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Society,'—and it was about the year 1668, that he received the appellation of the second Bacon.* Neither can there be any doubt,' observes Professor Napier,' as to the influence of Bacon's writings in determining the nature and objects of his philosophical pursuits. This is admitted, or implied, in many parts of his works. It is clear, indeed,' he adds, that he was considered by his contemporaries as a marked disciple of Bacon.'I Those who are eager to deny that Boyle derived any advantage from the Novum Organum, are equally ready to affirm that Newton owed nothing to the same Philosophy. S It is evident, however, that Newton had carefully studied Bacon's writings, and even adopted (too implicitly, says

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* See Glanvil's Plus Ultra, p. 57.

# Boyle's Works, vol. 1, p. 305, 306; vol. 2, p. 472; vol. 3, p. 422; vol. 4, pp. 59, 246; vol. 5, p. 567.

| Ed. Phil. Trans., vol. 8, p. 403; and see Boyle's Works, vol. 6, p. 405. § See Brewster's Life of Newton, p. 334.

Dugald Stewart, *) his logical phraseology.; and in the View of his Philosophy by his friend Dr. Pemberton, that author having remarked that lord Bacon has judiciously observed, that the neglect of the proper means to enlarge our knowledge, joined with the presumption of attempting what was quite out of the power of our limited faculties is the great obstruction to the progress of science; tells us, that 'indeed that excellent person was the first who expressly writ against this way of philosophizing; and he has laid open at large the absurdity of it in his admirable treatise, intitled Novum Organon Scientiarum: and has there likewise described the true method, which ought to

* Stewart's Philosophy, vol. 2, p. 334, note.

In commenting on one of Bacon's illustrations of his Instantia Migrantes, sir John Herschel observes, that 'in reading this, and many other instances, in the Novum Organum, one would almost suppose, (had it been written,) that its author had taken them from Newton's Optics.'--Herschel's Nat. Phil. § 198.

be followed.*' The author then gives a summary of Bacon's doctrines; and in the preface he informs us, not only that his work was generally approved of by Newton himself, but that he and his illustrious friend had read a great part of it together. Mr. Maclaurin, too, another of Newton's friends, and one of his most illustrious successors, expressly says, that Bacon is “justly held amongst the restorers of true learning, but more especially the founder of experimental philosophy;' and adds, that his exhortations and example had a good effect; and experimental philosophy has been much more cultivated since his time, than in any preceding period.'+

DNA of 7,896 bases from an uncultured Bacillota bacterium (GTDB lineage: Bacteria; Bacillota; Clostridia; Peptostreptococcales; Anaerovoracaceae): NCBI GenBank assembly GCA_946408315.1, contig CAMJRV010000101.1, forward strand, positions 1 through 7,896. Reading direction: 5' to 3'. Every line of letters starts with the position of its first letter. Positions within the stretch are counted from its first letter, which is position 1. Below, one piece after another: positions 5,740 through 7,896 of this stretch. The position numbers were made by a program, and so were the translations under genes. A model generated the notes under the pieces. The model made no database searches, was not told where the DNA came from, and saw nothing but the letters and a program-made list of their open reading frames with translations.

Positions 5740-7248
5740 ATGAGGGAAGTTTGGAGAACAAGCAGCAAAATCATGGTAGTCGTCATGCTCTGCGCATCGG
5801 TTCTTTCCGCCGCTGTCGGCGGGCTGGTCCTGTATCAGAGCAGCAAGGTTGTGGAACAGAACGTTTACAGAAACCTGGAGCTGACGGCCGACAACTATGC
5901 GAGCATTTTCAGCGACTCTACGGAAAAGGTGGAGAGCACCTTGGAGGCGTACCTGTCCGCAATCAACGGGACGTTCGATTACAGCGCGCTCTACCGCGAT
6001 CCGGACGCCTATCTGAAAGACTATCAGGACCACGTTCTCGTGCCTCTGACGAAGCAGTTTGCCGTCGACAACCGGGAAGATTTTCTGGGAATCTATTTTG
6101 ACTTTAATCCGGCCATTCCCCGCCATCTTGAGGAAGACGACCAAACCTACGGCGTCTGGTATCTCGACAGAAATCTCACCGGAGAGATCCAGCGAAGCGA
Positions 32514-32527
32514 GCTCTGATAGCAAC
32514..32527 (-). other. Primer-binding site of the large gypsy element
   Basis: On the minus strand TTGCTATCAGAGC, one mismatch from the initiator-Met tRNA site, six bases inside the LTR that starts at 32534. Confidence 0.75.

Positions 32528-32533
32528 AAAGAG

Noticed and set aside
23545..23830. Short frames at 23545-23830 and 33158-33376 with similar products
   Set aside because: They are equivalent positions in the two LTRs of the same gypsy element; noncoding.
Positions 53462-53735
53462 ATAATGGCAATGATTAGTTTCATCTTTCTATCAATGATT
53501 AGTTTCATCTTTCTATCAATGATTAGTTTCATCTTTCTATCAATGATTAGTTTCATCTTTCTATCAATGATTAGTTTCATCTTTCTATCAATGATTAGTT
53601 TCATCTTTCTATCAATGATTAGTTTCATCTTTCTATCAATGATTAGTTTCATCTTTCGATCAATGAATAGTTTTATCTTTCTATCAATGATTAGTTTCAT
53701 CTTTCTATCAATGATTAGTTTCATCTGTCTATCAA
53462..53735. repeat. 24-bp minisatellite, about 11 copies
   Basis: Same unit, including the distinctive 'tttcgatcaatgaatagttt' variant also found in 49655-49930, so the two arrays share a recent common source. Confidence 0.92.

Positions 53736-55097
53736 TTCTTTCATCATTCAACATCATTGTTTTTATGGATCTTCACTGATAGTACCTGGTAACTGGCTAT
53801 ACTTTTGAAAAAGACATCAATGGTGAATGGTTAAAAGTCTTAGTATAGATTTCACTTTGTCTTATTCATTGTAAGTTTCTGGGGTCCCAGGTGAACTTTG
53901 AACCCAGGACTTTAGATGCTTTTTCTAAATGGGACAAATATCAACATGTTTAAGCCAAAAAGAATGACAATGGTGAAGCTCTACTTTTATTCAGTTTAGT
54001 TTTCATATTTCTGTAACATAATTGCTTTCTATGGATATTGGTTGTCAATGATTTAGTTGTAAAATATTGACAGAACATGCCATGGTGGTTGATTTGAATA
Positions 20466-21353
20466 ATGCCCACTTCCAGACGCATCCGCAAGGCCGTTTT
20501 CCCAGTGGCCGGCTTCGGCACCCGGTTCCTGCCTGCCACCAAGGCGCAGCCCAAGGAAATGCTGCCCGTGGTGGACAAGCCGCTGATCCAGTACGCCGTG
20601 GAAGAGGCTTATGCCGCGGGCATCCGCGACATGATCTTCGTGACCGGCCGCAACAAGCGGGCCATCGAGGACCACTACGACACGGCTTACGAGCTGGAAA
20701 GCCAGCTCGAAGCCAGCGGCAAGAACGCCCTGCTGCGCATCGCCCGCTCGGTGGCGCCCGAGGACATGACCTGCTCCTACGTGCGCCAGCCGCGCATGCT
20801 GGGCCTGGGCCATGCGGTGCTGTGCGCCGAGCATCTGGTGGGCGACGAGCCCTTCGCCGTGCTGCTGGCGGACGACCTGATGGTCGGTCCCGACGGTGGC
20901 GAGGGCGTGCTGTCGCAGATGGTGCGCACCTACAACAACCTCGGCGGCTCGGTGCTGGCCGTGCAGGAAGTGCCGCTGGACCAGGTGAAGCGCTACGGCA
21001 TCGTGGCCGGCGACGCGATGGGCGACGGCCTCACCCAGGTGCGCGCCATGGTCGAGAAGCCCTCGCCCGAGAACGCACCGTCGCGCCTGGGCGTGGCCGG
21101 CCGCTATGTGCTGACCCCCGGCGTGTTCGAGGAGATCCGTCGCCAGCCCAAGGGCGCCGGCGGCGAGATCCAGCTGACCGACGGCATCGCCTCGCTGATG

The merit, however, of Bacon's philosophy, was not only acknowledged in England, but commanded the general admira

* Pemberton's View of sir Isaac Newton's Philosophy, p. 5, et seq.

f Maclaurin's Account of sir Isaac Newton's Discoveries, pp. 59, 62, (third edit.)

tion of Europe; and, indeed, it appears that at one time his fame sounded louder abroad than at home.* Some testimonies to this effect have already been given;t but many others

may be adduced. In 1633, M. Deodate, a French advocate, addressed a letter to Dr. Rawley, expressing, in the strongest terms, the great anxiety which was felt for the publication of those posthumous works which Rawley had in preparation for the press. So in 1652, only twenty-six years after Bacon's death, Isaac Gruter, writing from the Hague, on the subject of Bacon's works, informs Dr. Rawley, that he had lately received a letter from Lewis Elzevir, of Amsterdam, in which he expresses an intention of publishing a complete edition of Bacon's works, and desires his advice and assistance, to the end that,

* Rawley's Life of Bacon, prefixed to Resuscitatio published in 1657. + Ante, pp. 98, 203, 217.

Bacon's Works, vol. 12, p. 215.

as far as possible, those works might come abroad with advantage, which have been long received with the kindest eulogies, and with the most attested applause of the learned world.'* The testimony of Des Cartes and his biographer, will show that Bacon's writings were early and well known among the French philosophers. While Des Cartes,' says Baillet, 'was in Paris in 1626, he heard of the death of Bacon. This news sensibly affected those who aspired to the re-establishment of true philosophy, and who knew that Bacon had been engaged in that great design for several years.' + In 1631, Des Cartes visited London, and in 1633, he writes from his retreat in Holland to Father Mersenne of Paris, that ‘if any one could be prevailed upon to un

p. 222.

* Bacon's Works, vol. 12,

† La Vie de M. Des Cartes, par Baillet, tom. 1, pp. 147, 148; Ed. Phil. Trans., vol. 8, p. 414; Edinburgh Review, vol. 27, p. 226, art. ix., by sir James Mackintosh.

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